Although she’s second in milk production only to the Holstein and is well-known for her docile personality, the Brown Swiss has never caught on with the popularity of some of the other milking breeds. For the Smith family of East Dixfield though, there’s no other breed they would rather have in their barn. The first Brown Swiss cow dairy farmer Les Smith’s father owned wasn’t much of a milker. “She didn’t give milk, but everyone loved her disposition,” Les said. That was 1961. The Smith family of More Acres Farm originally bought dairy cows as nurse cows to supplement their Beef Shorthorn calves and promote their growth. Hollis Smith had started with beef cows in 1938 on a couple acres in-town Dixfield. “He started accumulating more cattle, and people told him, ‘If you’re going to buy more cattle, you’re going to need more acres,” said Les’ wife Judy. Hence the farm name – More Acres. At the farm’s height, it covered 800 acres. The farm Hollis bought, and Les and Judy still farm with their son Matt and his family in East Dixfield, came equipped with a Sears Roebuck milking machine and four milk coolers in the barn, so he decided to start milking cows. “We had some grade [not registered] Holsteins, Jerseys, and we tried Ayrshires – that was back when they had big, long horns,” Les said. It was the Brown Swiss though, her personality, calm nature and gentleness that was really the start of More Acres becoming a dairy farm. “They’re pretty hard to beat as far as disposition,” Les said. There was just that tiny issue of her not giving much milk … “We looked for better ones,” Les said. “My father told people, ‘It’s a breed I think we could help.’” Brown Swiss is not a popular breed like the Holstein or Jersey.  “At that time there were some small herds in Vermont, New York and Ohio,” Les said. His father started buying up some of the best he could find until More Acres became the largest Brown Swiss breeder in the state of Maine. Today, they milk about 30 Brown Swiss cows and ship their milk to Horizon Organic. It’s another gentle soul in the barn that is the Smith family’s prize possession – an 11-year-old Brown Swiss named Revlon. Calves born on the farm are named with the same first letter as their mother – in this case “R”. When Revlon was born, she had dark lines around her eyes like eyeliner and was named for the famous makeup line. She descended from Matt’s line of 4-H show cattle, and she was a winner in her own right as well.  “Oh, yes!” Judy said. “She won her share of championships.” “If she were in school, she’d get straight A’s,” added Matt’s son Matthew Jr. (M.J.) Along with the Brown Swiss, the family also shows their Beef Shorthorns and sheep. But Revlon’s been a favorite of everyone in the Smith family. “It’s just the way she is,” Les said. Unlike the family’s first Brown Swiss, Revlon is a milker. Even at her advanced age, she is still producing 70-80 pounds of milk (nine or more gallons) each day. Her latest calf, Ripley, will be M.J.’s show animal this year.   The Brown Swiss cow is a North American breed derived from the Alpine Braunvieh (German for “brown cow”). Since July is National Ice Cream month, I decided to make a super simple brown (coffee) ice cream recipe in honor of this brown cow. This is also a great way to use up left...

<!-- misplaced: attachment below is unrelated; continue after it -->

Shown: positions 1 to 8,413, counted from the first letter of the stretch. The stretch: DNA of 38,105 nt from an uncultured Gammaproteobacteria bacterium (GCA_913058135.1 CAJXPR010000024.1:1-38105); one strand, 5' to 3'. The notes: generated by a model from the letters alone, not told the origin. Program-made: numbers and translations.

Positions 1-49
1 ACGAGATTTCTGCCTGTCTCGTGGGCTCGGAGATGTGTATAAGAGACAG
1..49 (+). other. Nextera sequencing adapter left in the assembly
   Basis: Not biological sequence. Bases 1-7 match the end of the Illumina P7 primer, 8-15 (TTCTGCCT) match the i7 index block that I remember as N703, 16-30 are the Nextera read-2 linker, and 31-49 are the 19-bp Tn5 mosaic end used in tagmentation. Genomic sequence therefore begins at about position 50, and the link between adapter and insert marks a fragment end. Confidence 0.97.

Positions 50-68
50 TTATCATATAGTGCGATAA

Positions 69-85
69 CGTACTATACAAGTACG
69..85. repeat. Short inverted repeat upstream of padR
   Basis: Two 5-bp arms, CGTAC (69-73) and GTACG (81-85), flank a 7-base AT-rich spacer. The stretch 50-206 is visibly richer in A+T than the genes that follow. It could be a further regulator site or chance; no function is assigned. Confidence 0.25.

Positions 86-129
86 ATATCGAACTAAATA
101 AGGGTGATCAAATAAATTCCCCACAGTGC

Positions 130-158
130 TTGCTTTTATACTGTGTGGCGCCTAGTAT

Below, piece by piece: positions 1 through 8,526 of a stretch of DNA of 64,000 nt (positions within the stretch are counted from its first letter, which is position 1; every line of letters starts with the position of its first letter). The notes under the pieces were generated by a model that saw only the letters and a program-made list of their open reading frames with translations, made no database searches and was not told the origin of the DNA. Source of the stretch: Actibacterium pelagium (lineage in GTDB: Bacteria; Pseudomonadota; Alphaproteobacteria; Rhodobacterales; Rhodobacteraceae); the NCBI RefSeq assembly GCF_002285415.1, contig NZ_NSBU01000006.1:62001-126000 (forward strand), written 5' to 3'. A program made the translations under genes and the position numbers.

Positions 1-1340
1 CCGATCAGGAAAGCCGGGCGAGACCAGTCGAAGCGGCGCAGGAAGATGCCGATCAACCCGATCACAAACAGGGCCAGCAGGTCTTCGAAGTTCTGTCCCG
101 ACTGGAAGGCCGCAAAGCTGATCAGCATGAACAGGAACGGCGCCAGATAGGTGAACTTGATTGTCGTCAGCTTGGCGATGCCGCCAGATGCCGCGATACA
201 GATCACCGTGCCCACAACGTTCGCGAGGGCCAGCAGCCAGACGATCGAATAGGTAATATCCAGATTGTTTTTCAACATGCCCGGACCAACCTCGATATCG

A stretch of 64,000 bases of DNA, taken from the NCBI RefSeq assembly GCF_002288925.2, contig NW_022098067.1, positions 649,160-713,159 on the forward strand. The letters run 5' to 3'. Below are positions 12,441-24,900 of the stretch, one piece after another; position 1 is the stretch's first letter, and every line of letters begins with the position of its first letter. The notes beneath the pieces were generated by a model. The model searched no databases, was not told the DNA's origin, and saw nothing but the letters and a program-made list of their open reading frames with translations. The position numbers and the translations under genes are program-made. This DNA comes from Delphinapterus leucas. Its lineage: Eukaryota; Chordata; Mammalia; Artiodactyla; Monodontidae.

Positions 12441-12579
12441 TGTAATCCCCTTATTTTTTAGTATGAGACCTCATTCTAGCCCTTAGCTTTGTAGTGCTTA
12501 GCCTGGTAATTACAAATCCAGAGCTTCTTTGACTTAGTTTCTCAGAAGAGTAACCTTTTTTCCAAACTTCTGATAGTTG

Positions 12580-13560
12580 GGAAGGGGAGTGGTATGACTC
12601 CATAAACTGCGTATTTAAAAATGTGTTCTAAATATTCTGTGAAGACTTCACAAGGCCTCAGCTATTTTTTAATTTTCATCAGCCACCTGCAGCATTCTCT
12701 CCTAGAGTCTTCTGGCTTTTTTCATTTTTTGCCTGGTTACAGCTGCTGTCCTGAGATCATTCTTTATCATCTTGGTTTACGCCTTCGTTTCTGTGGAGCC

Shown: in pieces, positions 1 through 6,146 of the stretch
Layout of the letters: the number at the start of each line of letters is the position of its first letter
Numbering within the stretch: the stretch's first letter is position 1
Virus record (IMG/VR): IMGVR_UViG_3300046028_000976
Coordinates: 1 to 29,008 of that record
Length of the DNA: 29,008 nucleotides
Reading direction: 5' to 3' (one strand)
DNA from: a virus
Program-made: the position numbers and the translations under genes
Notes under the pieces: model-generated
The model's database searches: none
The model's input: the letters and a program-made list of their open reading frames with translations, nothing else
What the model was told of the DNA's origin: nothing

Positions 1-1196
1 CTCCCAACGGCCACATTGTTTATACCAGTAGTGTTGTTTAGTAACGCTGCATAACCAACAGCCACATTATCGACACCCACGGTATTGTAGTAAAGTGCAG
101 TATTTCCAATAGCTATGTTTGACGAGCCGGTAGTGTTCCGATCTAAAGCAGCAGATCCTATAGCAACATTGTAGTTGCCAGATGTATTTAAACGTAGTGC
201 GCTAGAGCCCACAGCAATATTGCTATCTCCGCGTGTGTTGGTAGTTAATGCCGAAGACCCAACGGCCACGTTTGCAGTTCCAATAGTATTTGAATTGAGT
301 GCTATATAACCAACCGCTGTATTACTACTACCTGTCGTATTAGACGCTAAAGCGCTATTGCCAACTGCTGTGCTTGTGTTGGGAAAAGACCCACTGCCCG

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Lucy finds a second calling

Lucy finds a second calling

  The reality is that when a milk cow reaches a certain age and is no longer pulling her weight in the milking herd, she will usually be loaded onto the beef truck. It’s not a happy part of farming, but it’s practical. It’s hard enough paying for feed for the cows who are still producing milk, along with calves and heifers who are too young to have started milking yet. Then there’s the space factor – retirement housing for dairy cows? And added medical expenses of an aging cow. And where would you put all those cows who simply died of natural causes? By sending a healthy but older dairy cow to the butcher, she fills another need – hamburger. But every once in a while, there’s that one cow that the dairy farmer just can’t bear to see leave. Lucy is that cow for farmer Randall Bates. “My wife thinks I’ve lost it,” he said. I could practically hear Jill Bates’ eyes roll when I talked to her on the phone before going to Springside Farms in New Vineyard to meet Lucy for myself, but she just chuckled as she told me about the cow that her husband had literally “put out to pasture.” “Lucy is the cow every farmer dreams of,” Randall said of his affection for  the 12-year-old Holstein (she’ll be 13 in September). “She never ever caused me any issues — disposition-wise or health-wise; she had six heifers and only one bull [a dairy farmer always hopes for heifers]; and she always did just what she was supposed to. She was the Steady Eddie cow that you never noticed. She never caused me any issues, not even as a heifer [an awkward, goofy stage of a cow’s life when she tends to get into trouble – you know, those teenage years.] If I could have a barn full of Lucys …” I just couldn’t put her on the beef truck.” Randall and Jill’s daughter Allison was the one to actually suggest giving Lucy a new job – that of what the Bates’ call “den mother” to the farm’s young heifers. The heifers are too old to stay in the barn and have every need attended to by the farmers, but they are young enough that it’s nice to have an older cow like Lucy looking out for them, showing them the way. While Lucy is tops, the Bates have and have had some other very nice cows. Organic Valley, their co-op, even featured Randall and Jill and a couple of their gals on their milk cartons six years ago. Mayflower was 10 years old when she graced the cover of the Lactose Free milk carton. Another dependable cow, “she is no longer with us,” Randall said. Raspberry was just a bred heifer (she was 2 years old and had yet to have any calves) when her photo was taken for the milk carton. “She hammed it up unbelievably!” Randall said of the photo shoot. “She hasn’t been problem-free, but she hasn’t been a problem cow,” he added.   More photos from around the farm:           Story and photos by Jami Badershall, communications manager for the Maine Dairy Promotion Board, unless otherwise...